Sex is valuable, you are valuable, not to be squandered on someone you do not know very well, or who does not care for you. Casual sex brings increased risk of sexual infection and HIV, and of getting your feelings hurt. This applies to men as well as women.
You must also be very responsible about contraception.
It’s important to use a condom even if the girl is on the Pill, unless you are 100 per cent sure neither of you could be carrying HIV or any other sexual infection.
Now – how to have great sex…. First of all, don’t be afraid to explore your own body and responses – masturbation, in other words. If you learn what type of caresses thrill you, you are much better able to help your partner to give you pleasure.
Assuming that you are making love in a very real sense of the world, then you and your partner should feel comfortable enough together to tell one another what feels good, what turns you on.
There are no firm do’s and don’ts in sex. Nothing is abnormal, or perverted between a loving couple, as long as both enjoy it and neither is hurt, either physically or emotionally.
If you’re not sure what your partner would enjoy, ask. Being in love doesn’t mean you can be a mind-reader. However, it can often help to imagine yourself in the other person’s body and think what you would enjoy now. You’ll probably be right!
You want to bring your partner’s body alive all over. You may well like to start with kissing and caressing, but do not feel that you must move straight on to the obvious sexual areas.
Caress arms, back, legs, experimenting with firm, smooth strokes and light, feathery movements. Kiss face, mouth, ears, neck.
When both of you feel that your skin is alive all over, you can move on to the more obviously sexual areas of stimulation. Caress breasts, stomach, bottom, thighs, particularly the sensitive inner thighs.
Make an occasional quick dash to the outer lips of the vagina, or to the penis, and away again, and then gradually start to linger longer. The man is usually ready for this sort of stimulation some time before the woman is ready for him to move on to her genital area. An erect penis can take quite firm handling. The man can explain what caresses feel best.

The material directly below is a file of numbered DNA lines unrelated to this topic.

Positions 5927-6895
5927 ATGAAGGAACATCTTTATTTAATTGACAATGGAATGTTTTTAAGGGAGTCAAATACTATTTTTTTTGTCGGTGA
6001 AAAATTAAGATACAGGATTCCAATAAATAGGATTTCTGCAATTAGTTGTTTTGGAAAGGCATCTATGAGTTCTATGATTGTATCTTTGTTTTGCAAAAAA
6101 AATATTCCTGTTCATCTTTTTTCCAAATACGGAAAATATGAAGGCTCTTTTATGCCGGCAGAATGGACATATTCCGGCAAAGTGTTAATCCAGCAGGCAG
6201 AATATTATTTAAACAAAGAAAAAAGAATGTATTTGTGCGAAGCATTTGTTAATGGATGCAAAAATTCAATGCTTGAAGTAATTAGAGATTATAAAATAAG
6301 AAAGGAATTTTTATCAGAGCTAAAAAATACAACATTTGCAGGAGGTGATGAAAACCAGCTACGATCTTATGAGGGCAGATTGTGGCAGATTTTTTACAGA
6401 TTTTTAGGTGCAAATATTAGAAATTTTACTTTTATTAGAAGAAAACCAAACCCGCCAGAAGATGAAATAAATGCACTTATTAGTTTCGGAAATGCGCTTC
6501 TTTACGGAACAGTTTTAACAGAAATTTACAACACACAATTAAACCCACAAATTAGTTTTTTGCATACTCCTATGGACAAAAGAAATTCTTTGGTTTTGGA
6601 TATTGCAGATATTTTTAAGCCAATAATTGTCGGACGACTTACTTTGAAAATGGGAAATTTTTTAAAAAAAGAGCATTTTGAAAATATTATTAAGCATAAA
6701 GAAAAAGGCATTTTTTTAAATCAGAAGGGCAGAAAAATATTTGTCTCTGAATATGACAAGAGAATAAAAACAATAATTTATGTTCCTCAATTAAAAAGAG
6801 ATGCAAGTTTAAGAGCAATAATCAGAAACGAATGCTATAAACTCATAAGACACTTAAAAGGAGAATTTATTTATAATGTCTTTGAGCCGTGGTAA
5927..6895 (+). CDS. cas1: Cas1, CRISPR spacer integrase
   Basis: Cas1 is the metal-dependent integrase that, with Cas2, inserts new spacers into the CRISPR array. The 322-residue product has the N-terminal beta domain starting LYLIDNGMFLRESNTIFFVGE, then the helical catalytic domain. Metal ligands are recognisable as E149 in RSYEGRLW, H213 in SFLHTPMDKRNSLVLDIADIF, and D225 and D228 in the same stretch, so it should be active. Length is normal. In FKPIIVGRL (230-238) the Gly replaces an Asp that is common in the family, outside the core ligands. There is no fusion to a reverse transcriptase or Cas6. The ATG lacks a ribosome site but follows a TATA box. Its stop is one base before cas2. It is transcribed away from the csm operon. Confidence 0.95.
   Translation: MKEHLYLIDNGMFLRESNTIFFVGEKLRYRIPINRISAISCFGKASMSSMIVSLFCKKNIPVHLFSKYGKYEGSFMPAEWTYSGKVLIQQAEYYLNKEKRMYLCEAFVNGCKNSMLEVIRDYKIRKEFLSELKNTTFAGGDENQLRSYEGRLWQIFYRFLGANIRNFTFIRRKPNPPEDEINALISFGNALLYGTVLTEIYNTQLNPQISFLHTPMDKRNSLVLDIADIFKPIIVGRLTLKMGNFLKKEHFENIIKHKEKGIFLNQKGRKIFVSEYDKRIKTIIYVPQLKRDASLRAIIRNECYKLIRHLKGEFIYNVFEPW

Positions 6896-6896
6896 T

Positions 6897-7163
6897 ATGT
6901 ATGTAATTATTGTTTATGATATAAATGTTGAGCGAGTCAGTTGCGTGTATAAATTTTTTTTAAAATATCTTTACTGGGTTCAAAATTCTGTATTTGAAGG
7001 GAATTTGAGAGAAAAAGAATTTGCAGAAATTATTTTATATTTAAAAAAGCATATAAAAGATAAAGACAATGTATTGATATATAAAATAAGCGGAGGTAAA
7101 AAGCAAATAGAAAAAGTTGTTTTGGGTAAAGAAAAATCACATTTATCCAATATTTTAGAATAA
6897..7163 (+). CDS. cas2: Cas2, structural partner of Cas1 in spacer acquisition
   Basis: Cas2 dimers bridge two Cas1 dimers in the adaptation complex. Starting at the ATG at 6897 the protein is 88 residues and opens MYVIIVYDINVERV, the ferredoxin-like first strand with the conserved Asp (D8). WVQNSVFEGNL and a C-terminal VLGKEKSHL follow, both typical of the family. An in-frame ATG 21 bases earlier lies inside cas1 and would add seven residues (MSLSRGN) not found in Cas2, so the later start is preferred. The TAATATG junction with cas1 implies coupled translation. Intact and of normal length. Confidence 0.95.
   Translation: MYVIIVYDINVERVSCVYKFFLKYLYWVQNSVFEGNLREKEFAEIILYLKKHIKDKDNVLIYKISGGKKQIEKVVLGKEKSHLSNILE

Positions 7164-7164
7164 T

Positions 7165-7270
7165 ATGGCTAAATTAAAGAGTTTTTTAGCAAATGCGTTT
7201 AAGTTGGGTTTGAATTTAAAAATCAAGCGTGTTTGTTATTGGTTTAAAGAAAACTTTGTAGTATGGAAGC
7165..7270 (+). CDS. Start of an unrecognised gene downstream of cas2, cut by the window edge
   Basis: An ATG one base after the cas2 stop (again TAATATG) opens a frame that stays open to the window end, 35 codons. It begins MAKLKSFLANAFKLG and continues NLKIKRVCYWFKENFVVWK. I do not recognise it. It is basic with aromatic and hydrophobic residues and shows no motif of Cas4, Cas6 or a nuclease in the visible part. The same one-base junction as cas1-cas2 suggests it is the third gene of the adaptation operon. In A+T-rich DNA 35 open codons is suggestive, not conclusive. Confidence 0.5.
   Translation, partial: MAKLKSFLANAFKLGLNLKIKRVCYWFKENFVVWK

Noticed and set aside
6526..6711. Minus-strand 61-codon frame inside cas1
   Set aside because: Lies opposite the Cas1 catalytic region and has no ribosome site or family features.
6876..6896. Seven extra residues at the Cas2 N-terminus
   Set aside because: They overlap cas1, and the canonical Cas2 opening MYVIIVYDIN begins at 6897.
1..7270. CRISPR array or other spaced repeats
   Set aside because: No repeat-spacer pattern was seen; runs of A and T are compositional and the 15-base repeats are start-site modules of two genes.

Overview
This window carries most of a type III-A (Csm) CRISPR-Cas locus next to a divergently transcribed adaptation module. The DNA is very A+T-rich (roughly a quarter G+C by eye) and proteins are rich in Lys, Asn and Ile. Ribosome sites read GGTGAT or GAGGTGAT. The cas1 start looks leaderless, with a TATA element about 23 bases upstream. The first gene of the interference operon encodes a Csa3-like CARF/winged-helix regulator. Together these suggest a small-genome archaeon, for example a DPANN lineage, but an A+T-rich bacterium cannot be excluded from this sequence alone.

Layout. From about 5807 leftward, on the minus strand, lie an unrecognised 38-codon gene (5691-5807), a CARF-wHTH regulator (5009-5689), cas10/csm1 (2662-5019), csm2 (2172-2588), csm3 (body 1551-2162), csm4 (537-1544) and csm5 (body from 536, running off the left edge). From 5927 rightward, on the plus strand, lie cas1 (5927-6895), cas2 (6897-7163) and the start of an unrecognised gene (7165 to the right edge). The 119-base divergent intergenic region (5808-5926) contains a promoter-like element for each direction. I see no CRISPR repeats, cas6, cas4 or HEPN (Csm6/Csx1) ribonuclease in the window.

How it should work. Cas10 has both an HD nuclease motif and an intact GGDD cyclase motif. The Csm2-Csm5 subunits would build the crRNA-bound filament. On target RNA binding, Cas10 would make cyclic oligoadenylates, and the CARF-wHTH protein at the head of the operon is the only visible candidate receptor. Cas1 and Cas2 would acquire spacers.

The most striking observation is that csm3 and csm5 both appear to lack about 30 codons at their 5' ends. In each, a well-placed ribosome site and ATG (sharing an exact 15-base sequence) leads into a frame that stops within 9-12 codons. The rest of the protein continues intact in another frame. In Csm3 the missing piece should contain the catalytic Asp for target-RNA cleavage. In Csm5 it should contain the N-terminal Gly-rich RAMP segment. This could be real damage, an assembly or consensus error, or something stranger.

The part of women’s anatomy which brings most of them the most pleasure is the clitoris, a little bud tucked away in front of the vagina. It is very, very sensitive. Some women find direct stimulation of it soon makes them feel sore. You must experiment. The flat of your hand massaging the whole genital area may be what feels best.
Many couples love oral sex best. Some religions regard it as taboo but most people these days would agree that there is nothing morally wrong with a loving couple giving each other pleasure this way.
Obviously normal rules about hygiene must be followed and oral sex is not safe sex if one of you has any sort of sexually transmitted infection, or active herpes (of the mouth or genitals), or is HIV positive.
This build-up may take half an hour or so before the woman, especially, feels ready to think of intercourse. A woman is ready when her vagina is moist and relaxed, open in expectation, and – most important of all – she knows that is what she wants.
A man is ready for intercourse when his penis is sufficiently erect – though this doesn’t mean that he has got to be as hard as a rod of iron – and he feels ready.
The position or positions you choose for intercourse are up to you – there are no rights or wrongs. According to a report published in The SUN,some couples have a wonderful sex life never varying from the traditional “missionary”. But it really can help love-making stay exciting and pleasurable to remember that it doesn’t always – or ever – have to end in intercourse.
Couples can give each other tremendous satisfaction with other caresses of fingers or tongues, if they want to. Such variety can stop sex seeming predictable, and stop either of you feeling pressured that every time you start showing physical affection it must end with intercourse.
Some women and a few men never climax at all, but still enjoy making love. It certainly doesn’t matter whether you both climax at the same time. All that matters is that each partner enjoys the shared physical experience without feeling pressured to fit in with some fixed notion of successful sex.